Dealing with ISIS threat in the Balkans

Article written by Fatmir Mediu – Chairman of the Republican Party of Albania/Former Minister of Defense

During a recent roundtable discussion in Washington D.C., on the ISIS threat and the Balkans, organized by Senate ASC, representatives from most of the states of this region agreed that the ISIS threat and other terrorist organizations remained a top security priority for their countries. Unfortunately, it was also clear that despite some improvements, there was an imminent need for better regional cooperation, especially in intelligence sharing, reciprocal communication and cooperation between security institutions.

Although the American participants were most concerned about the ISIS capacity to organize and launch terrorist attacks in Europe (Paris) and U.S. (San Bernardino), it was clear that terrorism is a global threat to all states and that the Balkans had a special role in combating this threat, being a major route into Europe and a bridge for ISIS funding, supplies and recruitment, or other radical terrorist groups. Unfortunately, the attacks in France and other western states, the ongoing global economic instability, the war in Syria and the flood of refugees and migrants into Europe have created a major distraction for Europe and the U.S., reducing support and understanding for the gravity of the potential terrorist threat in the Balkans.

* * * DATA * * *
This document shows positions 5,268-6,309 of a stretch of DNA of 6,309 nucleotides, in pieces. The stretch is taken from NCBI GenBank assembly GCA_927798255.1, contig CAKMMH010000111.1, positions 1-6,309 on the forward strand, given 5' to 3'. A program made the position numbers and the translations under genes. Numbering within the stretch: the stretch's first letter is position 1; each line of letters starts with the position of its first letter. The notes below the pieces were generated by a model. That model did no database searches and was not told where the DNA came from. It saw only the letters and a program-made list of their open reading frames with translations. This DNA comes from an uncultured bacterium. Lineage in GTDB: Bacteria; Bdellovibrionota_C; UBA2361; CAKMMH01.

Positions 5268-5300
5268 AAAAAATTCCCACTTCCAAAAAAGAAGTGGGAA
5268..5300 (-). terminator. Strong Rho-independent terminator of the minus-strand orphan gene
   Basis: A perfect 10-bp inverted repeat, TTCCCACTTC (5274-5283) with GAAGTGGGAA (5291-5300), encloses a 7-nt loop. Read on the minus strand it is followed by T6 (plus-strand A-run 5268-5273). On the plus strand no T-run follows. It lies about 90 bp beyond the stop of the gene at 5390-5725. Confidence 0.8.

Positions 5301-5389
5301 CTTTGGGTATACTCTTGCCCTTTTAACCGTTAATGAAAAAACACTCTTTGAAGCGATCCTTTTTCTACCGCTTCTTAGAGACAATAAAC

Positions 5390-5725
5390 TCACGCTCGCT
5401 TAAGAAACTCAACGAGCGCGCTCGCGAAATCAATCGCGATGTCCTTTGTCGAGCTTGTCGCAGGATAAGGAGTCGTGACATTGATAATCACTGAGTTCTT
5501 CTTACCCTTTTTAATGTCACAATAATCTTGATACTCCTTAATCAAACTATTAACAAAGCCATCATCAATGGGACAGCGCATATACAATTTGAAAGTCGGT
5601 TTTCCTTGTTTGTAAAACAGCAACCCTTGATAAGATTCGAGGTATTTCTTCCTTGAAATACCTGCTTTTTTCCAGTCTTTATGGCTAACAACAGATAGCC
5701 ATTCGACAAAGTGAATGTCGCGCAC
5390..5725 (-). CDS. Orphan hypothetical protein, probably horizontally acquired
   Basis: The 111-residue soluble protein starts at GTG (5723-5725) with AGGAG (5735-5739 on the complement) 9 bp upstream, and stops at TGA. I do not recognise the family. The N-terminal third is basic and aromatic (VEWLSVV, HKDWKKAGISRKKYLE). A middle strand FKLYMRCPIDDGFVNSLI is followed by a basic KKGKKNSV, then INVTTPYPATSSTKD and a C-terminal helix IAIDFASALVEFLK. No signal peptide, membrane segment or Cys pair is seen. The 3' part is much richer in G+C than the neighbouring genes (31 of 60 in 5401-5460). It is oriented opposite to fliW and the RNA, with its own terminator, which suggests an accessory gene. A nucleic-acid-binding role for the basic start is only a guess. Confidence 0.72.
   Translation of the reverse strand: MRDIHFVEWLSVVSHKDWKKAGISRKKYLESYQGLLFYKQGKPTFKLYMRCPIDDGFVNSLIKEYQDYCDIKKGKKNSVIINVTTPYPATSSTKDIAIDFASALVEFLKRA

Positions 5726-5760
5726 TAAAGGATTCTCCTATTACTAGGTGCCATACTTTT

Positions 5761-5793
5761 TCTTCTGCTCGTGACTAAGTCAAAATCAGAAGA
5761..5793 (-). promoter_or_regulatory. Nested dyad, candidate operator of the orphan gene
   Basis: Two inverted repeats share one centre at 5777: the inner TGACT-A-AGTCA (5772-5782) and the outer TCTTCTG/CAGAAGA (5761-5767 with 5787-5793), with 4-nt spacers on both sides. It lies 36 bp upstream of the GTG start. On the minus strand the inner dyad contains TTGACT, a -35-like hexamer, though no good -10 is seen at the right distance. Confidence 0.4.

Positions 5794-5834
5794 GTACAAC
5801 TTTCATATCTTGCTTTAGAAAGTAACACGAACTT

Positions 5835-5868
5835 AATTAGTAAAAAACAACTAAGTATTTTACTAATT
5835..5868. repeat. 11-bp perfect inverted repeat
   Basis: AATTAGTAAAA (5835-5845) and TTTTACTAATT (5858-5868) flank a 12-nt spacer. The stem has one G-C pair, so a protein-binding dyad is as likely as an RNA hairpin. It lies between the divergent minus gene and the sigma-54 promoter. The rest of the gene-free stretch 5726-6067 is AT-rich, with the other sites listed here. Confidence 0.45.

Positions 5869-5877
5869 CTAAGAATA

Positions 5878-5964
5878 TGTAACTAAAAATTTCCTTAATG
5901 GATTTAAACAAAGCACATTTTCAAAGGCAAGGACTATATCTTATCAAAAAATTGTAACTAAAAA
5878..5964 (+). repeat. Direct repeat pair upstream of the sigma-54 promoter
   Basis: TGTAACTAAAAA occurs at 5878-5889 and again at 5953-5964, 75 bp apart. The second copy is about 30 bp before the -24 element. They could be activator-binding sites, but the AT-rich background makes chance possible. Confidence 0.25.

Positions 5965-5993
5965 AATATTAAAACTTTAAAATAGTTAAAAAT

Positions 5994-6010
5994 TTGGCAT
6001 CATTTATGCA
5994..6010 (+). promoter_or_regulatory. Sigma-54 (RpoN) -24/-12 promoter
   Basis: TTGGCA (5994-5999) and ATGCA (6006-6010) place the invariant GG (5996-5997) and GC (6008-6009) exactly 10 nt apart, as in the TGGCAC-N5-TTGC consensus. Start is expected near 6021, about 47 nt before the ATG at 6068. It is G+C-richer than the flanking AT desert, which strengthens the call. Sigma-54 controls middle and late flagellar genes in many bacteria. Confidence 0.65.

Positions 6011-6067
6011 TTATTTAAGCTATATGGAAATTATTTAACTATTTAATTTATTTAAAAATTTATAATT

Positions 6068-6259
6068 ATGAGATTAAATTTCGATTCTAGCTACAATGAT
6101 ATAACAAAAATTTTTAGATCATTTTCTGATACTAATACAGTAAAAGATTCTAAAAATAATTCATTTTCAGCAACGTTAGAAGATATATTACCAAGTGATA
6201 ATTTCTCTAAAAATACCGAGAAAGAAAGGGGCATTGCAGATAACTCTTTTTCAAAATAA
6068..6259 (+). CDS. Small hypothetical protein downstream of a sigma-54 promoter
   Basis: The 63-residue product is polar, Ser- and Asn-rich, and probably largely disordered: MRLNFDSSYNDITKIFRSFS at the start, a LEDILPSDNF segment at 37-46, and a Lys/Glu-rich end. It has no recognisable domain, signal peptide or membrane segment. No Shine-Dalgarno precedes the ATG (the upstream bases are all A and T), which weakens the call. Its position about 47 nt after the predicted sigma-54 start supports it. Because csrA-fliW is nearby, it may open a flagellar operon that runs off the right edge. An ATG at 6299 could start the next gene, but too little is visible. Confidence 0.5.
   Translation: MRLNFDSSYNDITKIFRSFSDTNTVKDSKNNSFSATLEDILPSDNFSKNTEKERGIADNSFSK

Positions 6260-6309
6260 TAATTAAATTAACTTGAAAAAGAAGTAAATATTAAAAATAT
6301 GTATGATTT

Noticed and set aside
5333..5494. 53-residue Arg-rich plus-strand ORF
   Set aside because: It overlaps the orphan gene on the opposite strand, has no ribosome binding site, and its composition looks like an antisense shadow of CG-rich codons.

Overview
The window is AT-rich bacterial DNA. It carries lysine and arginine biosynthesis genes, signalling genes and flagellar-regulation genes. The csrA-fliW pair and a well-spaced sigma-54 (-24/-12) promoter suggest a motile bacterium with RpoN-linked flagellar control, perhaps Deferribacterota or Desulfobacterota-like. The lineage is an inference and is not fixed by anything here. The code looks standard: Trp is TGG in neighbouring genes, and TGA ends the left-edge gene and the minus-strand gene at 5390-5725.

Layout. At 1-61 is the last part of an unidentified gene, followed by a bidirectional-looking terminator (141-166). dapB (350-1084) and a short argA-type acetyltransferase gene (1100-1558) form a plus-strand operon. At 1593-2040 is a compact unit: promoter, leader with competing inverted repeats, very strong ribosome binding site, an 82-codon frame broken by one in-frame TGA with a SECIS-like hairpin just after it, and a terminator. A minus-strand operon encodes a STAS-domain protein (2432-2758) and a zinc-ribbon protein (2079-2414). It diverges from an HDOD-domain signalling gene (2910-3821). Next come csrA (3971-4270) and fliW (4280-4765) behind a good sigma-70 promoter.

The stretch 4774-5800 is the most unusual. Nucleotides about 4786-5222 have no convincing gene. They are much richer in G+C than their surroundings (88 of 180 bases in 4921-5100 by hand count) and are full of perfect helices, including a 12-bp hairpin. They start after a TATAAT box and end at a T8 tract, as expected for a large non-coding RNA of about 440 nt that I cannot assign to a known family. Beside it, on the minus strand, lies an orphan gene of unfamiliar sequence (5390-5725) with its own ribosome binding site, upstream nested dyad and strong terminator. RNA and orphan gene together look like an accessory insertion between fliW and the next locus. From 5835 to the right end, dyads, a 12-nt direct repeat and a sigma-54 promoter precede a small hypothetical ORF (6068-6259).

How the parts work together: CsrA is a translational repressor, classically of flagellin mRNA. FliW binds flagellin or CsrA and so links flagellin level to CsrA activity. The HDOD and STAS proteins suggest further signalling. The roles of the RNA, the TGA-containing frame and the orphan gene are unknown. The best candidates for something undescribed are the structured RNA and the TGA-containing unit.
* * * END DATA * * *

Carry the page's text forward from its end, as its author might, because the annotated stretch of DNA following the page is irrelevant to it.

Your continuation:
The facts on the ground in the region, stress the need for immediate and greater actions in curbing the ISIS virus infestation and dealing with homegrown terrorist “lone wolves,” cells and networks that are facilitating the infiltration of our societies, but more importantly are using our geographic position to secure their strategic positions in Europe, with an eye on America as an ultimate target of their hatred.